People become interested in their ancestors generally out of curiosity, but then it is gratifying to be able to prove that such ancestors had a part in the beginnings of our country, and to have such proof accepted by a patriotic society such as the DAR or SAR. As I have said before, finding such proof of relationship in Monroe Co. records is difficult, but not impossible, and to prove this point, I would like to share this information on the line of John Baker, a Revolutionary Soldier, whose descendants lived in Monroe Co.
Mrs. Lenore Ingram Gormastic of Martin's Ferry, Ohio, is a descendant of this soldier, and while she knew about him, and believed that he was her ancestor, she had no proof for one generation. We found the proof in the records of the Monroe Co. Common Pleas Court.
John Baker came to this country in 1740 from Prussia. He landed in Philadelphia, and in 1760 married a lady by the name of Elizabeth Sullivan. He later moved westward to a spot below Wheeling, W.Va. on the Ohio River, where he founded Baker's Fort. This is now in Marshall Co. W.Va., about one mile below the mouth of Captina Creek, which flows into the Ohio river near the boundary between Belmont and Monroe counties. During the Revolution, he served in Va. militia units at Redstone Old Fort (now in Pa.) under Col. Silas Hedges. This service has been accepted by the DAR.
After the close of the Revolution, the Indians continued to attack the frontier settlements in a last ditch effort to keep the white men from encroaching on their hunting grounds and in 1787, Capt. John Baker was defending his fort in company with the Wetzels, when he met his death.
The Indians appeared on the opposite bank of the Ohio River, evidently seeking an opportunity to kill the whites who had taken refuge in the fort. Baker fired and killed an Indian, and the other Indians, pretending they were frightened, scattered and ran in different directions, leaving their dead brother on the ground. Baker, seeing that his shot had proved fatal, and being somewhat daring, suggested to the Wetzels that they cross the river and examine the dead Indian. When they reached the other side, the Indians resumed the attack, resulting in the death of John Baker. The Wetzels recovered the body, and carried it back across the river for burial at the fort.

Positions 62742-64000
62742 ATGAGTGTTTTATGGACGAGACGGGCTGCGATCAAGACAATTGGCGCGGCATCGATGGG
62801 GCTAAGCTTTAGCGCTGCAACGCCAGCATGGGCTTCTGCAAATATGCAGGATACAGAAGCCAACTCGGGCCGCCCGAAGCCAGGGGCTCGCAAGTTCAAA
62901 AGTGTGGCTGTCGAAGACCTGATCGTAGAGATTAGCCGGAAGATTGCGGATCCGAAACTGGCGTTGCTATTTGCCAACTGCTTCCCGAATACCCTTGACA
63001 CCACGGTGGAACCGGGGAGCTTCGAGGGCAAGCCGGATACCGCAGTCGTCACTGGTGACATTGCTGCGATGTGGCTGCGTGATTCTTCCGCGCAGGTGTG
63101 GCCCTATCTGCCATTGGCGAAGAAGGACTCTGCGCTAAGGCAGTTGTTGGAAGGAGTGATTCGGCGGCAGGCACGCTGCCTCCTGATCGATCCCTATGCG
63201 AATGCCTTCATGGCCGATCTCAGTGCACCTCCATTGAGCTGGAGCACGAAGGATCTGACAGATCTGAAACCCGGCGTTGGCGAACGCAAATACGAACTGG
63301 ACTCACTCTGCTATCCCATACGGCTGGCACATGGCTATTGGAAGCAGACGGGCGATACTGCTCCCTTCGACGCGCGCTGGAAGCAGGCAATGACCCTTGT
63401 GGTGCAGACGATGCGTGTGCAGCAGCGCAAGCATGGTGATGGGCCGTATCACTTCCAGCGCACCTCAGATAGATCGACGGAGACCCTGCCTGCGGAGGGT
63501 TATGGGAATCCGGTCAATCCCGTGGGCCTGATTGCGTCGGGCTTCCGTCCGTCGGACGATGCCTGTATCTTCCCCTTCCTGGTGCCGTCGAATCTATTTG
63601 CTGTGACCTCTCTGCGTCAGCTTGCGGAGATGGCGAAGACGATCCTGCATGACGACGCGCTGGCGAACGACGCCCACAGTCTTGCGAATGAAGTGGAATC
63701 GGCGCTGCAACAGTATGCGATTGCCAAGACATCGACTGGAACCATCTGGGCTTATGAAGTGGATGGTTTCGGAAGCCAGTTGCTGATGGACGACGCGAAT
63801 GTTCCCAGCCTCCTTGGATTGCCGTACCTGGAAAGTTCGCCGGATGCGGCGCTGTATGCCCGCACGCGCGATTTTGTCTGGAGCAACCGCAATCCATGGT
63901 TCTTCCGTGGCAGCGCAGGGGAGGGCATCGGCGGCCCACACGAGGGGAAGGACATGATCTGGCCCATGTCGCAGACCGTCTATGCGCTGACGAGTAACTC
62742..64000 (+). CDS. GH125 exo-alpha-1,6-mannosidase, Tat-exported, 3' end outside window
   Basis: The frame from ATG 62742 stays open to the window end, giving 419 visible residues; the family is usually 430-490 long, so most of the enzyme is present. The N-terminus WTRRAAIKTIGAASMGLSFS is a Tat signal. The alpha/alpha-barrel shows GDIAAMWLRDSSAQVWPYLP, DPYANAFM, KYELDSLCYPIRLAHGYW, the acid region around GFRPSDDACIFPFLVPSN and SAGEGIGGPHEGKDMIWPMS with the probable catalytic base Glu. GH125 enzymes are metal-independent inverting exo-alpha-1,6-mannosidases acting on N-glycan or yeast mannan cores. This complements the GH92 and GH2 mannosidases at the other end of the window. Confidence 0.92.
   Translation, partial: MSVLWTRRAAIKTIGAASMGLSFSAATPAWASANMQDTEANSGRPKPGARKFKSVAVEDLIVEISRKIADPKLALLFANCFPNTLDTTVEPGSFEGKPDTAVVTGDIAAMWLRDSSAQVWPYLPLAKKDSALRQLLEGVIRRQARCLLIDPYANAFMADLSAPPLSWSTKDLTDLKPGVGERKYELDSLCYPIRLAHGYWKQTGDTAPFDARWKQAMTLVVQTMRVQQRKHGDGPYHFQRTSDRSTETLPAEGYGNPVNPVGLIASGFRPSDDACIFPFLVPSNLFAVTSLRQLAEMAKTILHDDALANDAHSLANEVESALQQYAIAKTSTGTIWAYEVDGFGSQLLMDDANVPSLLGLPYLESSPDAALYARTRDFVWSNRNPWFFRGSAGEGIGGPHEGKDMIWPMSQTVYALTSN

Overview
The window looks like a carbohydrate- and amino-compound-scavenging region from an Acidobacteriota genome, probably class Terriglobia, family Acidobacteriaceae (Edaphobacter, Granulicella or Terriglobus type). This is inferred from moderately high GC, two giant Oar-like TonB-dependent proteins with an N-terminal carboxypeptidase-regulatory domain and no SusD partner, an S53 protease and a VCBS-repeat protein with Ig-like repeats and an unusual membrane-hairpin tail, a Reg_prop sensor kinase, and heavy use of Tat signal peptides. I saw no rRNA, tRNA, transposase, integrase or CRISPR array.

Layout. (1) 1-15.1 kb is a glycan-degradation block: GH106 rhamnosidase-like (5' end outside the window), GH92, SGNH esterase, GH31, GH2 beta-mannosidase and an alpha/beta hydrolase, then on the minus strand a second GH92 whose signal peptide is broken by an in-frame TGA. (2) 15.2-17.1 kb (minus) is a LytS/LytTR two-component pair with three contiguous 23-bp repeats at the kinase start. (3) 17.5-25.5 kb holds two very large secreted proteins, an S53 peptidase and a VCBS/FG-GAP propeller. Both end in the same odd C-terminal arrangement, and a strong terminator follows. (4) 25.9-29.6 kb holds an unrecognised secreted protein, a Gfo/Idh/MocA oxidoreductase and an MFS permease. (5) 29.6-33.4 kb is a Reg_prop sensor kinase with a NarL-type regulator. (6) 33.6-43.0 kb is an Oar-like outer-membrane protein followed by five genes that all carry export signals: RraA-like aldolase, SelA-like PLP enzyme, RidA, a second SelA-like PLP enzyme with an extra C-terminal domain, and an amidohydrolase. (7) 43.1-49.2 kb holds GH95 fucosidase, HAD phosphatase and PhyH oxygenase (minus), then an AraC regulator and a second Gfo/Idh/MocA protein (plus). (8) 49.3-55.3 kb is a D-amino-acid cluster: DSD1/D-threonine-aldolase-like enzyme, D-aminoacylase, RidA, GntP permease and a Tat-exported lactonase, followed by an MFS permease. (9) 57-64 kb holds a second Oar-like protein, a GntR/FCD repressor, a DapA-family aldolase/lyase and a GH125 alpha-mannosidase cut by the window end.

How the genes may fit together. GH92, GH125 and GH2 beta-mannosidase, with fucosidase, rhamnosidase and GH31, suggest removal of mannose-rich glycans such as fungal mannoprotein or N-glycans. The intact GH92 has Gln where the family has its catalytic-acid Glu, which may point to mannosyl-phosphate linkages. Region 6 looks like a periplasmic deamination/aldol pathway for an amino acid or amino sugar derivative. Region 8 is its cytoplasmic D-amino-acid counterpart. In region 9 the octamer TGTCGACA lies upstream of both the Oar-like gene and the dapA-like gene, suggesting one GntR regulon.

Capt. John Baker and his wife, Elizabeth Sullivan were the parents of the following children:
John Jr. was killed at the Battle of Captina in May, 1794, and an account of this is given in Hardesty's History on page 205. Capt. Abram Enochs was also killed in this engagement.
The deed records show that Martin Baker's wife was Sarah, and Hardesty's History states that he died in Monroe Co. in 1857. Isaac Baker married Ruth Brock, and he died in 1865 and she in 1844. Their son, John Nelson Baker was born in Monroe Co. Mar. 8, 1823 -- see Hardesty's History -- biographical accounts, page 9.
Mrs. Gormastic's grandfather was Rath Ingram or Ingraham, who was born in 1845, a son of Oliver Ingram, Jr. and Sara Baker. Oliver Ingram was drowned in Duck Creek near Harriettsville in 1843, three months before the birth of his son, Rath. According to family tradition and stories in her family, Mrs. Gormastic believed that Sara Baker Ingraham was the daughter of Jacob and Mary Steen Baker, but she could not prove this point in her lineage, and it was the one item she needed. Jacob Baker married Mary Steen June 23, 1798 and this record can be found in Jefferson Co. Both are buried at Calais.
Both were living in Seneca Township in 1850, and all the Baker family knew of the Indian battles and the death of Capt. John Baker at Baker's Fort. Jacob Baker related these stories to his daughter, Sara, who in turn told her grandchildren. Sara Baker Ingraham was born in 1810 and died in 1900 and is buried at the Fairview Cemetery in Jackson Co., W.Va. The information handed down in this manner included the story that Jacob Baker was often bothered by nightmares and would wake up screaming that the Indians were going to attack. When he died, a pound of gunpowder in a horn, was buried with him, as per his last request.
With the burning of many records all proof of this relationship between Jacob Baker and Sara was presumed lost, however, in Record Book 18, page 362, in the Court of Common Pleas, we found a record of Jacob Baker's will, which had been re-entered in the records of a civil suit. It shows that Jacob made his last will and testament on the 13th day of Nov. 1852, and died in 1861, that he owned the NE 1/2 of S.11, T.7, R.7, which he ordered divided into four equal lots by running lines north and south across this quarter section, and he left these equal lots to his sons, Henry, John, Jacob and Andrew.
He also bequeathed items to his daughters: ELEANOR MARTIN, SARAH INGRAHAM, MARGARET BAKER, ELIZABETH REYNOLDS, and to his grand-daughter, Mary Ann Stephens, daughter of his daughter, Elizabeth Reynolds. Therefore, with this record, Mrs. Gormastic was able to prove beyond doubt, that she was a descendant of this Revolutionary Soldier, John Baker.